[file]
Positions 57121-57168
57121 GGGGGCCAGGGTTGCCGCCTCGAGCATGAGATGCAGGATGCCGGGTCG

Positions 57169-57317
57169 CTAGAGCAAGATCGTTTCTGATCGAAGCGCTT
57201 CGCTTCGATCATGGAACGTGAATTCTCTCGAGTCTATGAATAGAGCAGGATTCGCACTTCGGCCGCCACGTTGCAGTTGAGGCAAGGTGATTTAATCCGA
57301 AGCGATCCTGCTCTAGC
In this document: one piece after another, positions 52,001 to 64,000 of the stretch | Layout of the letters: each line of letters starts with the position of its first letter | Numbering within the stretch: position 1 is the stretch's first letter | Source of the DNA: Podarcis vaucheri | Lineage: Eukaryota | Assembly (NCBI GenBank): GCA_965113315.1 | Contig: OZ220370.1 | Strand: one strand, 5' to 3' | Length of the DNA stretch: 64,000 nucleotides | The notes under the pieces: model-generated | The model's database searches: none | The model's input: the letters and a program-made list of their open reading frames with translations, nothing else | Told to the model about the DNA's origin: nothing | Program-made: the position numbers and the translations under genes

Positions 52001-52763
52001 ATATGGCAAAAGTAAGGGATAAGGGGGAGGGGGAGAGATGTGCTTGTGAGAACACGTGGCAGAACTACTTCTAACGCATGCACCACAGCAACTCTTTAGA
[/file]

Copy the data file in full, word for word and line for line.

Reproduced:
Positions 57121-57168
57121 GGGGGCCAGGGTTGCCGCCTCGAGCATGAGATGCAGGATGCCGGGTCG

Positions 57169-57317
57169 CTAGAGCAAGATCGTTTCTGATCGAAGCGCTT
57201 CGCTTCGATCATGGAACGTGAATTCTCTCGAGTCTATGAATAGAGCAGGATTCGCACTTCGGCCGCCACGTTGCAGTTGAGGCAAGGTGATTTAATCCGA
57301 AGCGATCCTGCTCTAGC
In this document: one piece after another, positions 52,001 to 64,000 of the stretch | Layout of the letters: each line of letters starts with the position of its first letter | Numbering within the stretch: position 1 is the stretch's first letter | Source of the DNA: Podarcis vaucheri | Lineage: Eukaryota | Assembly (NCBI GenBank): GCA_965113315.1 | Contig: OZ220370.1 | Strand: one strand, 5' to 3' | Length of the DNA stretch: 64,000 nucleotides | The notes under the pieces: model-generated | The model's database searches: none | The model's input: the letters and a program-made list of their open reading frames with translations, nothing else | Told to the model about the DNA's origin: nothing | Program-made: the position numbers and the translations under genes

Positions 52001-52763
52001 ATATGGCAAAAGTAAGGGATAAGGGGGAGGGGGAGAGATGTGCTTGTGAGAACACGTGGCAGAACTACTTCTAACGCATGCACCACAGCAACTCTTTAGA